Despite not having all of the same warning signs as cigarettes, vapes are just as addictive, and a single pod (or cartridge containing vape juice) can hold as much nicotine or more than a pack of cigarettes.

teen vaping and smoking

How Does It Impact a Teen’s Lung Health and Development When They Smoke?

Smoking is very bad for the health and development of a teenager’s lungs. A person’s lungs are filled with tiny, living hairs that work to keep dirt and other debris out of a person’s lungs. Every time someone takes a hit from a cigarette or e-cigarette, some of those hairs die and are no longer able to protect the lungs. This makes it easier for the lungs to get damaged or infected by outside germs and debris. This is one of the things that causes many smokers to develop a chronic cough.

Research shows that smoking is particularly bad for teens because it can stunt lung development or, in other words, stop the lungs from growing before they are done. Teens who smoke inhale less air when breathing than teens who don’t. This can make breathing difficult, especially when a person is sick or doing athletic activities.

There is also evidence that people who started smoking as teenagers have lung problems earlier in life than those who did not smoke at that age. While lung function often does not start to get worse until sometime in your mid-40s or later, the U.S. Surgeon general found that people who started smoking as teens had lung function starting to decline when they were as young as their early 30s, according to the same Washington Post article linked above.

The health problems brought on by teenage smoking do not go away. They will remain with a person for the rest of their life and can impact their health years or even decades later.

How Common Is Tobacco Use Among Youths?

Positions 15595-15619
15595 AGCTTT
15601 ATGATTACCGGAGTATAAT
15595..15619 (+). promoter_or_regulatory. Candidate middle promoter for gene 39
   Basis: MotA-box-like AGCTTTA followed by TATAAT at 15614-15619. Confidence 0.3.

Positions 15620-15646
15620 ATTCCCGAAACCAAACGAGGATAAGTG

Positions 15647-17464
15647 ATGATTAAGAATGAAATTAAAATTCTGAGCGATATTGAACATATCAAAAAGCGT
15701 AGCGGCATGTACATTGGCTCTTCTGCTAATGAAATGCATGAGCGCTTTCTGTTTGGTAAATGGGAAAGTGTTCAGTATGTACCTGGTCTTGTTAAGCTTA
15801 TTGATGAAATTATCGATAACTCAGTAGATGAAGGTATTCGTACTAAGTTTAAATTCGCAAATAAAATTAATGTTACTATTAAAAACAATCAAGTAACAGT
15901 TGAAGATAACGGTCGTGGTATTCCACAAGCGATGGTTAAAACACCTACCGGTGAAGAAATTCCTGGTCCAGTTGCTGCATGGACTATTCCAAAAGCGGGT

Tobacco use among American youths is slowly going down, but is still a real problem:

  • In 2020, 6.7% of middle schoolers in the U.S. reported using some type of tobacco product in the last 30 days.
  • In 2020, 23.6% of high schoolers in the U.S. reported using some type of tobacco product in the last 30 days.
  • In Texas alone, 7,700 minors will become daily smokers in 2021.

Stats to know about E-cigarettes and youth:

  • E-cigarettes have been the most commonly used tobacco products among American youth since 2014.
  • Vaping among teens was steadily on the rise from 2017 to 2019.
    • However, the smoking of e-cigs went down slightly among the same age group from 2019 to 2020.
  • In 2020, 4.7% of middle schoolers in the U.S. reported smoking a vape in the last 30 days.
  • In 2020, 19.7% of high schoolers in the U.S. reported smoking a vape in the last 30 days.
  • As of 2021, 18.7% of Texas high school students use e-cigarettes.

Comparatively, cigarette smoking among youth is lower:

  • Between 2011 and 2020, cigarette smoking went down among both middle schoolers and high schoolers in the U.S..
  • In 2020, 1.5% of middle schoolers in the U.S. reported smoking a cigarette in the last 30 days.
  • In 2020, 4.6% of high schoolers in the U.S. reported smoking a cigarette in the last 30 days.
  • As of 2021, Texas is fairly close to the national average with 4.9% of high school students smoking some kind of tobacco product. That is roughly 81,400 students.

Cigar smoking is slightly more common among adolescents than cigarette smoking:

  • In 2020, 1.5% of middle schoolers in the U.S. reported smoking a cigar in the last 30 days.
  • In 2020, 5% of high schoolers in the U.S. reported smoking a cigar in the last 30 days
  • Both of those statistics are down from 3.5% and 11.6% in 2011, respectively.
  • In 2021, 6% of male high school students in Texas smoke cigars, but the rate among female high school students is very low.

It is also common for teens to use more than one tobacco product:

  • In 2020, 2.8% of middle schoolers in the U.S. reported consuming more than one tobacco product in the last 30 days.
  • In 2020, 8.2% of high schoolers in the U.S. reported consuming more than one tobacco product in the last 30 days.
  • People who use more than one tobacco product in their adolescence are at the highest risk of developing a long-term nicotine addiction that lasts beyond their youth, with the potential for lifelong addiction.

When talking to your teenager about smoking or vaping, it is important to do so gently. It is important to consider the situation from your teen’s point of view.

It is important to remain calm and discuss why they started smoking, in case there is a deeper issue. Be sure to know the facts and discuss the long-term harm a teen does to their physical health when they start smoking.

Treatment at SUN Behavioral Houston